Every great story at the Olympic Winter Games has to start somewhere. And for Ireen Wüst, the most decorated speed skater in Olympic history, the story began in Turin, at the Lingotto Oval on 12 February 2006, in what was her first ever appearance on the Olympic stage. Twelve years to the day later, she won her fifth title in PyeongChang!
Speed skater Ireen Wüst was born in Goirle (North Brabant, Netherlands) on 1 April 1986. An all-round junior world champion in 2005, with victories in the 1,000m and 1,500m in Seinäjoki (Finland), she lit up the Dutch National Championships, which were serving as trials for the Turin Winter Games, in December of the same year. The 19-year-old won the 1,000m, 1,500m and 3,000m at the Championships, securing a place at the Games for all three distances.
On Sunday 12 February 2006, she lined up in her first ever Olympic event, the 3,000m. She set off in the 10th pair with Austria’s Anna Rokita. Wüst had already left her opponent in her wake after the first lap and continued to increase her pace, eventually beating Rokita by more than 10 seconds. More importantly, with 4:02.43, Wüst clocked the fastest overall time.
Two of her main rivals, compatriot Renate Groenewold and Canada’s Cindy Klassen, raced as the 12th pair, battling it out for a podium spot over seven-and-a-half laps. Ultimately, Groenewold came up short on Wüst’s time by 1.05 seconds and took silver. Klassen clinched bronze after finishing 1.94 seconds behind Wüst.
With her victory, Wüst became the youngest Dutch champion in the history of the Olympic Winter Games. After going on to win bronze in the 1,500m and claim fourth place in the 1,000m, she was voted female athlete of the year in her country. “Winning in Turin in 2006 was amazing,” recalled Wüst a few years later. “I'd never won anything before and there I was, in my first Olympic race, winning the gold. Even when I watch it today, I still can't believe what I did. It was an incredible feeling.”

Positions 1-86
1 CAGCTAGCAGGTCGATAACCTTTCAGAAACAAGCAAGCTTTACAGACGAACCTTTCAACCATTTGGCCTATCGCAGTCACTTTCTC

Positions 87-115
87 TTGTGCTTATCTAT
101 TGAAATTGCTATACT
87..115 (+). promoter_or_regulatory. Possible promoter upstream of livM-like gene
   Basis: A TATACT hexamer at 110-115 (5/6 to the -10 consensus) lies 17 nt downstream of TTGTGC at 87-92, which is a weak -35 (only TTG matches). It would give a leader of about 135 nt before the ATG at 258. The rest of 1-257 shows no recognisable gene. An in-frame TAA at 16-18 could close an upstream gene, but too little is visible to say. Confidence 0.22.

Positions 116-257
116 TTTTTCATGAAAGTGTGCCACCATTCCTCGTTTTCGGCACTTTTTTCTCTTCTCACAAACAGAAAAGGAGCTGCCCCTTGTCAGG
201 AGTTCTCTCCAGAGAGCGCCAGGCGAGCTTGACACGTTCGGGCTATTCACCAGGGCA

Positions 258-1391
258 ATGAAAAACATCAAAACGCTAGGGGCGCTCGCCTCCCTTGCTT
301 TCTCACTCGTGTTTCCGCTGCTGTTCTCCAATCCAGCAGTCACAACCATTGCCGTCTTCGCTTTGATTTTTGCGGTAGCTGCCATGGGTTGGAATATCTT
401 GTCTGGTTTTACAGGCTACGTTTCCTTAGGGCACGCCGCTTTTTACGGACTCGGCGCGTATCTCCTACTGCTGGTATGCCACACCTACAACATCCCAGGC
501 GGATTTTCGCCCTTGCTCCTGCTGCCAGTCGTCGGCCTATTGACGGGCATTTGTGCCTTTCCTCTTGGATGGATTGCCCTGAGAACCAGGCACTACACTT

Turin 2006 marked the start of a remarkable career on the ice for Wüst: she became all-round world champion in Heerenveen (Netherlands) in 2007; won silver in Berlin in 2008; took gold in the 1,000m and 1,500m at the 2007 World Single Distance Championships in Salt Lake City; topped the podium in the team pursuit in Nagano in 2008; and claimed victory in the European All-Round Speed Skating Championships in Kolomna (Russia) in 2008. She showed her golden touch again at the Richmond Olympic Oval in Vancouver on 21 February 2010, edging out Canada’s Kristina Groves by 0.25 seconds in the 1,500m to win her second Olympic title.
Wüst continued to add to her collection of world titles in the lead-up to Sochi 2014, regaining the all-round crown in 2011, 2012 and 2013, claiming the 1,500m and 3,000m titles in 2011 and 2013, and winning the team pursuit title in 2013. The World Single Distance Championships were held in the Adler Arena in Sochi, one year out from the Winter Olympics.